Retirement may be a long way off for you, but the years will pass by more quickly than you think. Unless you’ve already got a sizable chunk of change socked away, you are likely already behind in your retirement planning. If you don’t end up with the money you need by the time you retire, you may have other options, such as continuing to invest and striking it big or getting a reverse mortgage on your home. But the best thing you can do is start planning now so that you have more control over your retirement. Start by checking out these reverse mortgage facts.
But planning for retirement may seem like a daunting task. Where do you even begin? How do you account for all the variables? Here are some easy steps you can take to figure out how much you will need in retirement:
Calculate Years of Retirement
You can’t know how much you will need for retirement if you don’t know how many years you will spend in retirement. Start by figuring out when you plan to retire. If you’re like most people, you want to retire as soon as possible. But if you’re like most people, you won’t actually retire until the full benefit age of 66. Soon, that age will rise to 67. Eventually, it may rise even more. So if you are in your 30s now, you may be looking at a later retirement age in the coming years.
Next – and here’s the uncomfortable part – you need to figure out how long you are likely to live. Of course, no one can know this for sure. You may smoke every day and live to be 100 like your dear old granddad, or you may get hit by a car on your 67th birthday. The only thing you can do is figure out how long you are likely to live and use that for planning purposes. You can use a mortality calculator that considers your unique lifestyle factors, or you can just use the average lifespan in the United States, which is 79 years old. If you retire at 67 and will only live to 79, you need to plan to have about 12 years’ worth of income for your retirement.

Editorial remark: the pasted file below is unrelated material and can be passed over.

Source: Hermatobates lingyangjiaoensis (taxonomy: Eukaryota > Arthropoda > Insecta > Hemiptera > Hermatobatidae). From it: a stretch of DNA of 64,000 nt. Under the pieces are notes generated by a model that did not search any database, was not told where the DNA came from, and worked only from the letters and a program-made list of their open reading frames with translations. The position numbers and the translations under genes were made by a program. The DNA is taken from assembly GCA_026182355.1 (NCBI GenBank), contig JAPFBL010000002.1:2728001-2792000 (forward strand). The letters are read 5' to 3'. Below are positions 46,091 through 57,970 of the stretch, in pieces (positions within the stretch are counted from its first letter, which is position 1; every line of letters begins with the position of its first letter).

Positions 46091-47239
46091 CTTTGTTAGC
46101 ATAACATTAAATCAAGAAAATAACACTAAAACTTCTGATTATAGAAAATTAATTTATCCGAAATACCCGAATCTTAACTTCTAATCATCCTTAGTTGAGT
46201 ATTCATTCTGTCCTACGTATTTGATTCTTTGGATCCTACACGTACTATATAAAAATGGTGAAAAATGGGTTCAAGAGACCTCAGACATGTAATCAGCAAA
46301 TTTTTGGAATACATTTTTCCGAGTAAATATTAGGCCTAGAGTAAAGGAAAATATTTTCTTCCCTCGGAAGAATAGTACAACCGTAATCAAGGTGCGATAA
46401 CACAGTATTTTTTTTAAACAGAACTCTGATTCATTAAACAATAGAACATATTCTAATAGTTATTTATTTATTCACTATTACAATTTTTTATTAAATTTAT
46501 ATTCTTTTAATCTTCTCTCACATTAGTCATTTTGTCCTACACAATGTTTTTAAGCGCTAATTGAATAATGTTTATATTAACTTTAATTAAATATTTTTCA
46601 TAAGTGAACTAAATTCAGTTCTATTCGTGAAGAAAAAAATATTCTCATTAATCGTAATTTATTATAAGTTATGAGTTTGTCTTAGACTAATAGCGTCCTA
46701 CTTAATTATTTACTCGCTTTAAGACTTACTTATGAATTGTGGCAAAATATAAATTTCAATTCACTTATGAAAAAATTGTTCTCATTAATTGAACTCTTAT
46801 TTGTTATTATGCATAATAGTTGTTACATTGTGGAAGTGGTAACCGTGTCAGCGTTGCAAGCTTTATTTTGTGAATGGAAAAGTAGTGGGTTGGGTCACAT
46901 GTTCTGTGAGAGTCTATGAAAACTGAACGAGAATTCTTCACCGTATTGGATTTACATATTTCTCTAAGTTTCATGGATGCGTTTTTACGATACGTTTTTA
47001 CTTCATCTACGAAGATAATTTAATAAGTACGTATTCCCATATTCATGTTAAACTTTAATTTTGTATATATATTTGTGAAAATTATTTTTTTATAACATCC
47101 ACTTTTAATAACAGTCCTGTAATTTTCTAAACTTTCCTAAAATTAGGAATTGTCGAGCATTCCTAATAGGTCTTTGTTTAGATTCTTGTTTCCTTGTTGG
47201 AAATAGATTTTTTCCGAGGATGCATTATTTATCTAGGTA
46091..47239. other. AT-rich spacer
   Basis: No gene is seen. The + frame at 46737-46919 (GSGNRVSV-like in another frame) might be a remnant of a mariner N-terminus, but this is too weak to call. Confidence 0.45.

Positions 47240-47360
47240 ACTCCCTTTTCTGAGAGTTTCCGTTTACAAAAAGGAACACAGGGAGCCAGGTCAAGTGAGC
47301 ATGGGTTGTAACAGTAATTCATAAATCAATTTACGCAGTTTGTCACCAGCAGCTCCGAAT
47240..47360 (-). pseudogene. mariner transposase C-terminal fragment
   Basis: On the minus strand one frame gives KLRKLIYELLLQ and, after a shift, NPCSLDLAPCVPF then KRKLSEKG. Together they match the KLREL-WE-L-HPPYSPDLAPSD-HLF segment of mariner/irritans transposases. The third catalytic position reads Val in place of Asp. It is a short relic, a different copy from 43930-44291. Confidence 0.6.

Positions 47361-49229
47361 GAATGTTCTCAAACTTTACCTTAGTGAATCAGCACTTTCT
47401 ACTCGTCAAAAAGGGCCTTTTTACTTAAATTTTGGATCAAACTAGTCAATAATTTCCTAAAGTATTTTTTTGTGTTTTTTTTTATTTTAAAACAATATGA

Determine Your Needed Income
You won’t need to make as much money as you do now to support yourself in retirement – or, at least, that’s the idea. The general rule of thumb has been that you need about 70 percent of your current income during retirement. So if you make $100,000 a year now, you will need about $70,000 a year in retirement. Ideally, you would have your home paid off by then and you wouldn’t be supporting children or buying a lot of new things, like furniture and household goods. Therefore, you won’t need as much to live.
Look at how much you have in your current savings or retirement accounts, such as 401(k)s or IRAs. Now look at the rate of return on those accounts and compare that to the rate of inflation. That will let you know how much the money will grow and deplete over time. For example, you may have an IRA that returns an average of 6 percent each year, which you can compound over time to see how much you will have at retirement age. But then you have to subtract the 3 percent inflation rate each year to see how much that money will actually be worth in terms of spending dollars.
Determine Monthly Savings Amount
Once you know how much you are likely to have from your current retirement accounts and your social security benefit (assuming it’s still there when you retire), you can figure out the deficit between what you will need and what you will have. Then you can figure out how much you need to be saving every month to make up the difference. Even if you can’t save all that amount each month now, you can start putting aside a little and build up to the full amount when your income increases.
Whatever steps you can take to save for retirement now will save you a lot of heartache later. Use these steps to figure out exactly how much you will need.